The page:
okay, now which one of you genius readers can guess that lyric??? Prize is the same - my pure admiration - cuz that's all I got to give! I've just decided this is going to be a November thing. Stay tuned...
Walking the dog has become a whole new adventure. It used to mean harnessing him up and going for a nice mannerly walk around the block, or various combinations of loopy subdivision blocks, on the sidewalk. I always had a bag in my pocket to carry the poop home in, because that's how you do it.
Now, going for a walk means running in circles, sniffing, barking, running, crapping in the long grass, and more sniffing.
I wonder if he misses finding all those messages from other dogs in the neighbourhood. I imagined him sniffing and his little puggy brain going, "That's Rocky. Before that Monty was here."
What does he smell now? Does he detect Moe the barn cat on his most recent hunting trip? Does he find all those sneaky nocturnal critters we never see?
I've been keeping busy lately getting the old scrapyard cleaned up before winter. When I was a kid, and my Dad supplemented the farm income by painting cars, we had quite a few parts cars and wreckers in the bottom of the yard. Now I go for dog walks and come back with handfuls of radio knobs, hoses, door handles. I got the eagle eye for this stuff; I can spot weatherstripping hiding in the short grass from several feet away. I used to want to be an archaeologist. I imagined myself digging treasures out of the Egyptian sand. Now I dig junk out of the Ontario clay. It's still fun.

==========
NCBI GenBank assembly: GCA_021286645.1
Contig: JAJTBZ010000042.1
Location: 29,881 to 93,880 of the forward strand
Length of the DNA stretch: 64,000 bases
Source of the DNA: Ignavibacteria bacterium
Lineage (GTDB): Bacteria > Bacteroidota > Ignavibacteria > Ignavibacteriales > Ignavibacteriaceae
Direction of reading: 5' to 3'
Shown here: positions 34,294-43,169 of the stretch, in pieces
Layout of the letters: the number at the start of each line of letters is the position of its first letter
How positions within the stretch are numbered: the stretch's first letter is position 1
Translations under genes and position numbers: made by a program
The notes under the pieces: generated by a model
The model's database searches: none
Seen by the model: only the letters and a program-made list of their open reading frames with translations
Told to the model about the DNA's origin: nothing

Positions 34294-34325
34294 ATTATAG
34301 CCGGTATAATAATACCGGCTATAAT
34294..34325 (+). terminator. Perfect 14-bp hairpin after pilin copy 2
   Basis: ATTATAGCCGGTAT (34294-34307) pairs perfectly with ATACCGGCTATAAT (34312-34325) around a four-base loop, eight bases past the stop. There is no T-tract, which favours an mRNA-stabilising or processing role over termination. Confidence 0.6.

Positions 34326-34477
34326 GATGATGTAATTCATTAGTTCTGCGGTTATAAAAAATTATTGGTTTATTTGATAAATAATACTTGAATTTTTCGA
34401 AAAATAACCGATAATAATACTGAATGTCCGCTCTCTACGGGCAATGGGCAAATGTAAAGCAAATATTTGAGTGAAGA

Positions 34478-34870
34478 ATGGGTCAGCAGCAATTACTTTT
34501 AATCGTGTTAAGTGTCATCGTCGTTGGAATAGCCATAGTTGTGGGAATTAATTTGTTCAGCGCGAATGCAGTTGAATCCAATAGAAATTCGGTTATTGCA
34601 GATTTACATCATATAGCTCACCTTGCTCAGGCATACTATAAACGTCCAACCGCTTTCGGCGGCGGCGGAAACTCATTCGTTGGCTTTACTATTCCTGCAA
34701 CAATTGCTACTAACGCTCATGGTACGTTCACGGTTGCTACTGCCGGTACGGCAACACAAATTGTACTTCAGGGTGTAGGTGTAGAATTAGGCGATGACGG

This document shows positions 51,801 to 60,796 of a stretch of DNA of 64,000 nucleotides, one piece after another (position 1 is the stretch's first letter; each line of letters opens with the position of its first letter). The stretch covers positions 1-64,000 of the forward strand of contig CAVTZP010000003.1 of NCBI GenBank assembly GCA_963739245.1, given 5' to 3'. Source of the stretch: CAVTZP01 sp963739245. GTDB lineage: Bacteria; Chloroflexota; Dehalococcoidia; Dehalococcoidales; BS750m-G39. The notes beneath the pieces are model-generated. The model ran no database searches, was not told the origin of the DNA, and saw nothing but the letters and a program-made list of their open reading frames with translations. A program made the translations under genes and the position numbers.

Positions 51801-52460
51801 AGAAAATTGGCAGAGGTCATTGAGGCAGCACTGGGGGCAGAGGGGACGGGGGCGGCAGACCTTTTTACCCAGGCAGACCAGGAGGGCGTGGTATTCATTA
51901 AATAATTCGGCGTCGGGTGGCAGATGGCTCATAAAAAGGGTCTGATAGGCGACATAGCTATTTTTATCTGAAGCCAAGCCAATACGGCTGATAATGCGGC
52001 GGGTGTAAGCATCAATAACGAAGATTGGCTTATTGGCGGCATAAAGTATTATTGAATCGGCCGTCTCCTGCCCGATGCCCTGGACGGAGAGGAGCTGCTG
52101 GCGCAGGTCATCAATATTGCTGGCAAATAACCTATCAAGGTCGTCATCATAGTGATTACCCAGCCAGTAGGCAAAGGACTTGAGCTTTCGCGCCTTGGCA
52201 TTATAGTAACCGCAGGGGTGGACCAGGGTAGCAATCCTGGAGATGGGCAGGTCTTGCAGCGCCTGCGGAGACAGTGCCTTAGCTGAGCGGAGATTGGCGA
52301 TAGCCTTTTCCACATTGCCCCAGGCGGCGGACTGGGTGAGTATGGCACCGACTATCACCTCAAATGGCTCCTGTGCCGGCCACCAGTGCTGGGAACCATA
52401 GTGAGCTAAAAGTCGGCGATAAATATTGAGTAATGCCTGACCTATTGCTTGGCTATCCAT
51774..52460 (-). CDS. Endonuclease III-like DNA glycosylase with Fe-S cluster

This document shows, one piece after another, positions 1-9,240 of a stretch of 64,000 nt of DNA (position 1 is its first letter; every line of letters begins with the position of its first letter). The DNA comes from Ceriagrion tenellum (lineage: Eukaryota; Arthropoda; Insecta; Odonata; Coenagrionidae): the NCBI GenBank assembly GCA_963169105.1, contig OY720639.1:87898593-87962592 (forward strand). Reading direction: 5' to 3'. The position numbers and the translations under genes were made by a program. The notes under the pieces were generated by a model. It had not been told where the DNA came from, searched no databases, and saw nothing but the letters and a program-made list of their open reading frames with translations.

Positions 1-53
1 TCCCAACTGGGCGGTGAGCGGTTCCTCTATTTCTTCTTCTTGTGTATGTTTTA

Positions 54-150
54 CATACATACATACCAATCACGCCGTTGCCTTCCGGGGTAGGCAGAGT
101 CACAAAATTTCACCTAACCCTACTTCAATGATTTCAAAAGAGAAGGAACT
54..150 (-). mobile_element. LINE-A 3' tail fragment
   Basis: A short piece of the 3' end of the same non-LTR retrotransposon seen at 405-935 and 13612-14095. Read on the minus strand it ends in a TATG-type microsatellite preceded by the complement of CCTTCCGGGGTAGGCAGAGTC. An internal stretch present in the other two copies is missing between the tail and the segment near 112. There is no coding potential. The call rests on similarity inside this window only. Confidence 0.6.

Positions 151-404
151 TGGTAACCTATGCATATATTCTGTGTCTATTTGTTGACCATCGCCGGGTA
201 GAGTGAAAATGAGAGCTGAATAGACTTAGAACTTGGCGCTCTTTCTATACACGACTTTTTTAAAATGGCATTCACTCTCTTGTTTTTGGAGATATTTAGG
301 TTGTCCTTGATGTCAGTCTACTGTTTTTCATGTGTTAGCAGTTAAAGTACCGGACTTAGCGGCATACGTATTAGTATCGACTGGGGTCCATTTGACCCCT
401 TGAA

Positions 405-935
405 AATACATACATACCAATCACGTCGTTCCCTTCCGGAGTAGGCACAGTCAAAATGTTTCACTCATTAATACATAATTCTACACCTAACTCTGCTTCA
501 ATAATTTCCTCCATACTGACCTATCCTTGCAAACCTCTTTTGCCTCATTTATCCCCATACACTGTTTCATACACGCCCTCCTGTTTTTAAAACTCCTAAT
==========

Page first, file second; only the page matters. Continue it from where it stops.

Everything is interesting to this dog of mine. Everything. I don't know what he sees or smells, but he sure gets excited about those treks around the yard. It's like a two acre dog playground.
The yard looks better every day, the dog is slim and trim, and winter's coming. In his first three years, winter at the farm has meant leashed walks around the lane way and quick dashes to the lilac bush for nature calls. This year will be different. The little house dog has figured out where the property line is, where his territory ends, and what happens if he steps over the line.
I worried how the town dog would transition to becoming a farm dog, but I'm not worried anymore. I mean, I still have to keep an eye on him. There's a lot of traffic around here and he's small. I don't want him to get hit. Plus, just because he knows he's not allowed in the horse pasture doesn't mean he'll never sneak in there. Those smells are just so tempting. But he's doing great. I'm expecting this winter that we'll pack down a few trails through the huge snowdrifts and possibly have a little bit of fun with it.
Of course, there's always the possibility of finding messages from sneaky critters who don't want to be seen... I'm sure the little dog'll find things to take care of.